OECD Economics Department Working Papers

ISSN :
1815-1973 (online)
DOI :
10.1787/18151973
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Working papers from the Economics Department of the OECD that cover the full range of the Department’s work including the economic situation, policy analysis and projections; fiscal policy, public expenditure and taxation; and structural issues including ageing, growth and productivity, migration, environment, human capital, housing, trade and investment, labour markets, regulatory reform, competition, health, and other issues.

The views expressed in these papers are those of the author(s) and do not necessarily reflect those of the OECD or of the governments of its member countries.

 

Towards a More Inclusive Labour Market in Hungary You or your institution have access to this content

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Author(s):
Rafal Kierzenkowski1
Author Affiliations
  • 1: OECD, France

Publication Date
23 May 2012
Bibliographic information
No.:
960
Pages
37
DOI
10.1787/5k98rwqw3v8q-en

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A rapid decrease in unemployment is a short-term priority to limit social problems and reduce the risk of rising structural unemployment. To this end, strengthening labour market policies to sustain labour demand is key. The public works programme should remain temporary and become more focused on training. The authorities should also refrain from further raising the minimum wage. Fundamental structural reforms are needed in the medium term to raise one of the lowest participation rates in the OECD. This challenge is acute in the context of a rapidly ageing population. The authorities have started restructuring the tax/benefit system to make work pay and increase labour supply, yet additional efforts are needed to foster the inclusiveness of the labour market. Groups which are significantly under-represented in the labour market include the low-skilled, youth, the elderly, women of childbearing age, the disabled and the Roma. Structural measures are needed to develop part-time and other flexible forms of employment, reform family policies, ease the integration of people with disability into the labour market, better attune the education system to labour market needs, enhance the level of qualifications and skills at different ages, diminish disincentives to work at older ages and break the segregation of the Roma. This Working Paper relates to the 2012 OECD Economic Survey of Hungary (www.oecd.org/eco/surveys/hungary)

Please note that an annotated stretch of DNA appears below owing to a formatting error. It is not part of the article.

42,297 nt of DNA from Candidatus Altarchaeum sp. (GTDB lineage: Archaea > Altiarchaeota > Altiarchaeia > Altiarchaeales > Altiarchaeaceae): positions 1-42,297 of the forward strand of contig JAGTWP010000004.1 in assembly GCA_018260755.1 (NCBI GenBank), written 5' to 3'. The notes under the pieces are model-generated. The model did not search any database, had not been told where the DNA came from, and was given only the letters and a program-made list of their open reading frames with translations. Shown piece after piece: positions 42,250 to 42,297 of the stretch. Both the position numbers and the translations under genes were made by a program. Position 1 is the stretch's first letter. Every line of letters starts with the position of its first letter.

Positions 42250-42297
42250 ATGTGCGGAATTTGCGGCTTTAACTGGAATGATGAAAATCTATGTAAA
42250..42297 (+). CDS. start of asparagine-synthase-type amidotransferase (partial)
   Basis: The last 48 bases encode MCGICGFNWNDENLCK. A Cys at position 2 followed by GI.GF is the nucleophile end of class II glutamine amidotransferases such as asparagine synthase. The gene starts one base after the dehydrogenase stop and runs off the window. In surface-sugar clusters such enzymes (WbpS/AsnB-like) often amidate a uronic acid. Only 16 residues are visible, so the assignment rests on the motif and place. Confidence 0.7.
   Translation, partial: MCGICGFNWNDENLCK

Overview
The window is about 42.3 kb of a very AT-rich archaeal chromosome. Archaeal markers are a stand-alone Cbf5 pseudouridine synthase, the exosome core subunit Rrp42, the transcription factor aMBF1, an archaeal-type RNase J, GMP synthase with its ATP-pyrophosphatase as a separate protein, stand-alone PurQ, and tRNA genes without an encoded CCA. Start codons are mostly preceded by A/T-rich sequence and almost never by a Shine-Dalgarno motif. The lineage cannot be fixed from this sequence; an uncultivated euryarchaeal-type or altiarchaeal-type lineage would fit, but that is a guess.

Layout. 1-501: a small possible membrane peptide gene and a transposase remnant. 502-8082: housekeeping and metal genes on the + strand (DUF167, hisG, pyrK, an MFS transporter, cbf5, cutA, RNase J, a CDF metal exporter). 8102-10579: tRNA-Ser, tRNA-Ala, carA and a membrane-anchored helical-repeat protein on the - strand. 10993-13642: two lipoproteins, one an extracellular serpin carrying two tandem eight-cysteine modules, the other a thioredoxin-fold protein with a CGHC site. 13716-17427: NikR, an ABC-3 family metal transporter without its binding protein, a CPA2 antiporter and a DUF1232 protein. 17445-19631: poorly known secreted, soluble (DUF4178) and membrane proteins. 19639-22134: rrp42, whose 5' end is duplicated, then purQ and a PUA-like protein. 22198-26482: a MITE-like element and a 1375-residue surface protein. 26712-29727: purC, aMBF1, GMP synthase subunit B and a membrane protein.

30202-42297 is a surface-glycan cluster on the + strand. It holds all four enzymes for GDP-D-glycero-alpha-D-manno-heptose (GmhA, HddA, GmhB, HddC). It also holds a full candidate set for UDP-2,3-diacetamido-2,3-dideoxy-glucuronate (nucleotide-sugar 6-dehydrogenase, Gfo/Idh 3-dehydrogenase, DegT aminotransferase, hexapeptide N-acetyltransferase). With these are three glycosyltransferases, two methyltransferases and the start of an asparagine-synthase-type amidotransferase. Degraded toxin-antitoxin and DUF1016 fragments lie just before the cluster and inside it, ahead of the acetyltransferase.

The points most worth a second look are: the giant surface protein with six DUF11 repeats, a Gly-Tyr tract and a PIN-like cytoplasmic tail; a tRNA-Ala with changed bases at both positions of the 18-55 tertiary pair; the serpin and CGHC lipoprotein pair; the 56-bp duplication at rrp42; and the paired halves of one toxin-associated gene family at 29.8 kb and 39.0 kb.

Keywords:
Hungary, benefit system, unemployment, labour force participation rates, labour market policies, minimum wage
JEL Classification:
  • J13: Labor and Demographic Economics / Demographic Economics / Fertility; Family Planning; Child Care; Children; Youth
  • J14: Labor and Demographic Economics / Demographic Economics / Economics of the Elderly; Economics of the Handicapped; Non-Labor Market Discrimination
  • J21: Labor and Demographic Economics / Demand and Supply of Labor / Labor Force and Employment, Size, and Structure
  • J26: Labor and Demographic Economics / Demand and Supply of Labor / Retirement; Retirement Policies
  • J32: Labor and Demographic Economics / Wages, Compensation, and Labor Costs / Nonwage Labor Costs and Benefits; Private Pensions
  • J65: Labor and Demographic Economics / Mobility, Unemployment, and Vacancies / Unemployment Insurance; Severance Pay; Plant Closings